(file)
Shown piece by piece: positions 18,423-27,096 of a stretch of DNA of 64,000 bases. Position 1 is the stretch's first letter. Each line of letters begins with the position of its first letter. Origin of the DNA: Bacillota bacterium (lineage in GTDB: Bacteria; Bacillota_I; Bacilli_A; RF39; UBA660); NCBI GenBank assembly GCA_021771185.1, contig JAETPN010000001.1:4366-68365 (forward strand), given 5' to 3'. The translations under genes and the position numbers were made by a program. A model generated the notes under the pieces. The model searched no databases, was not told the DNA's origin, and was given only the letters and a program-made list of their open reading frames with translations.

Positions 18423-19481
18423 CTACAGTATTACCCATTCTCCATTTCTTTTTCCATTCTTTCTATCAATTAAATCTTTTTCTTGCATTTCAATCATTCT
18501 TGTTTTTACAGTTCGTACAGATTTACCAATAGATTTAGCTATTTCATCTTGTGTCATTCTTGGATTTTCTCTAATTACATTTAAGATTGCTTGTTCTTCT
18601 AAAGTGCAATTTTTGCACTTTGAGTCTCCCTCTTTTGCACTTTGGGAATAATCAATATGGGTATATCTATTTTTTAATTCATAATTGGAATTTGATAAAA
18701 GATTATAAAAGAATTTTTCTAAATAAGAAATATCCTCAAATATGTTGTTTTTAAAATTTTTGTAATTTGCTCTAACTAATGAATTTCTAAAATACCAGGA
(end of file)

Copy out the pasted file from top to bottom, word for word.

Shown piece by piece: positions 18,423-27,096 of a stretch of DNA of 64,000 bases. Position 1 is the stretch's first letter. Each line of letters begins with the position of its first letter. Origin of the DNA: Bacillota bacterium (lineage in GTDB: Bacteria; Bacillota_I; Bacilli_A; RF39; UBA660); NCBI GenBank assembly GCA_021771185.1, contig JAETPN010000001.1:4366-68365 (forward strand), given 5' to 3'. The translations under genes and the position numbers were made by a program. A model generated the notes under the pieces. The model searched no databases, was not told the DNA's origin, and was given only the letters and a program-made list of their open reading frames with translations.

Positions 18423-19481
18423 CTACAGTATTACCCATTCTCCATTTCTTTTTCCATTCTTTCTATCAATTAAATCTTTTTCTTGCATTTCAATCATTCT
18501 TGTTTTTACAGTTCGTACAGATTTACCAATAGATTTAGCTATTTCATCTTGTGTCATTCTTGGATTTTCTCTAATTACATTTAAGATTGCTTGTTCTTCT
18601 AAAGTGCAATTTTTGCACTTTGAGTCTCCCTCTTTTGCACTTTGGGAATAATCAATATGGGTATATCTATTTTTTAATTCATAATTGGAATTTGATAAAA
18701 GATTATAAAAGAATTTTTCTAAATAAGAAATATCCTCAAATATGTTGTTTTTAAAATTTTTGTAATTTGCTCTAACTAATGAATTTCTAAAATACCAGGA